Wednesday

11th Dec 2019

Markets will drive a two-speed Europe, says Barroso

  • Barroso: "I believe there is a strong willingness to support the financial stability of the eurozone" (Photo: consilium.europa.eu)

European commission president Jose Manuel Barroso has said he believes the eurozone will integrate further with market demands now trumping past ideological debates.

"My assessment is that the European Union will go further into integration, namely around the eurozone," he told an audience on Tuesday (6 September) during a visit to Australia.

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He said that "in the past" debates about the future of Europe were "political or even ideological" with federalists on the one side and intergovernmentalists on the other.

But now with markets calling for mechanisms for quickly dealing with the eurozone debt crisis, the fundamentals of the debate have been altered.

"Now, the markets are demanding more integration at least for the euro area. And this is new," said Barroso.

"The discussion is how far can we go now, do we need a new treaty to go further, what can we do to reinforce the governance of the eurozone," he said, becoming the latest in a series of high level EU officials to raise the spectre of yet another revision of the EU treaties.

Barroso, former prime minister of Portugal one of the three bailed-out eurozone countries, also touched on one of the most significant questions thrown up by crisis – how to balance the demands of the market with the slower and messier democratic process.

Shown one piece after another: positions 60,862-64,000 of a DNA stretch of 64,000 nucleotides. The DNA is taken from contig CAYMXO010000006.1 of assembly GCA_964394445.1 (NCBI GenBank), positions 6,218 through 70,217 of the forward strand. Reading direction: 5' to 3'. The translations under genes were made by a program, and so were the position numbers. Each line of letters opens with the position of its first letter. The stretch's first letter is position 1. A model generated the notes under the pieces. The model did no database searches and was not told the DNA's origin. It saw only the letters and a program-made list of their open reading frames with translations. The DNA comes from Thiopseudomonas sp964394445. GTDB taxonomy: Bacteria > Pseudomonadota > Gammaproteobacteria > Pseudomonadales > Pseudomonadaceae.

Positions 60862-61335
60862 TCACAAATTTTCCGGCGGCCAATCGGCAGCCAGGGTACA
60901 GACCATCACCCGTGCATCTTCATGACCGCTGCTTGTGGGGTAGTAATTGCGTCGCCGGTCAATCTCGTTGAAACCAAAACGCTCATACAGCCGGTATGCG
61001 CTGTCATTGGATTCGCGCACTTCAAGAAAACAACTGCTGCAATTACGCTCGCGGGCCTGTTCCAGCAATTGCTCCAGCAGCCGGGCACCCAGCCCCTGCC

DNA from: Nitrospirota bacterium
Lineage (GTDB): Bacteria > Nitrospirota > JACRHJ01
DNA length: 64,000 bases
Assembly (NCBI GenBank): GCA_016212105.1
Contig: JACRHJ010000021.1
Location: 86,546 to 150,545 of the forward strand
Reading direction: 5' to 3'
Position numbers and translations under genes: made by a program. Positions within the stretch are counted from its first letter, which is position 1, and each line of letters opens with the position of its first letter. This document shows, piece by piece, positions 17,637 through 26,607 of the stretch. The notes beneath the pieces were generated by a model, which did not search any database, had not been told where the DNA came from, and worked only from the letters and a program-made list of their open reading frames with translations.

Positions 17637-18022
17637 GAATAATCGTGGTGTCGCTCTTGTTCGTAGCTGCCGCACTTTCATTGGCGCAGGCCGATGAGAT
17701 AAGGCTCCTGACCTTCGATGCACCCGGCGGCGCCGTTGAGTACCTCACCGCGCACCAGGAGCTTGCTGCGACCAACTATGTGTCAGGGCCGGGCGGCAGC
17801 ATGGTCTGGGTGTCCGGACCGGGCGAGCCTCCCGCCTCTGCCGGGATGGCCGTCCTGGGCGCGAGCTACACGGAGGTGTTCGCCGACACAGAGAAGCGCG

"Now [eurosceptics] understand that one of the issues that the markets are looking at is the capacity of the euro area to have quick answers because the markets are very fast and democratic procedures are always slower than the markets. And we have to understand this."

This issue is at the core of a debate in paymaster Germany where parliamentarians are currently discussing what strings to attach in return for their agreement to make the eurozone bailout fund more flexible.

German finance minister Wolfgang Schaueble has already indicated he is opposed to greatly increased parliamentary control, fearing it will make the fund too cumbersome, and therefore weak in eyes of the markets.

The country’s constitutional court is also expected to highlight the importance of parliamentary democratic process on Wednesday when it gives its verdict on the legality of Germany’s involvement in saving the eurozone, including partaking in the first bailout of Greece last year.

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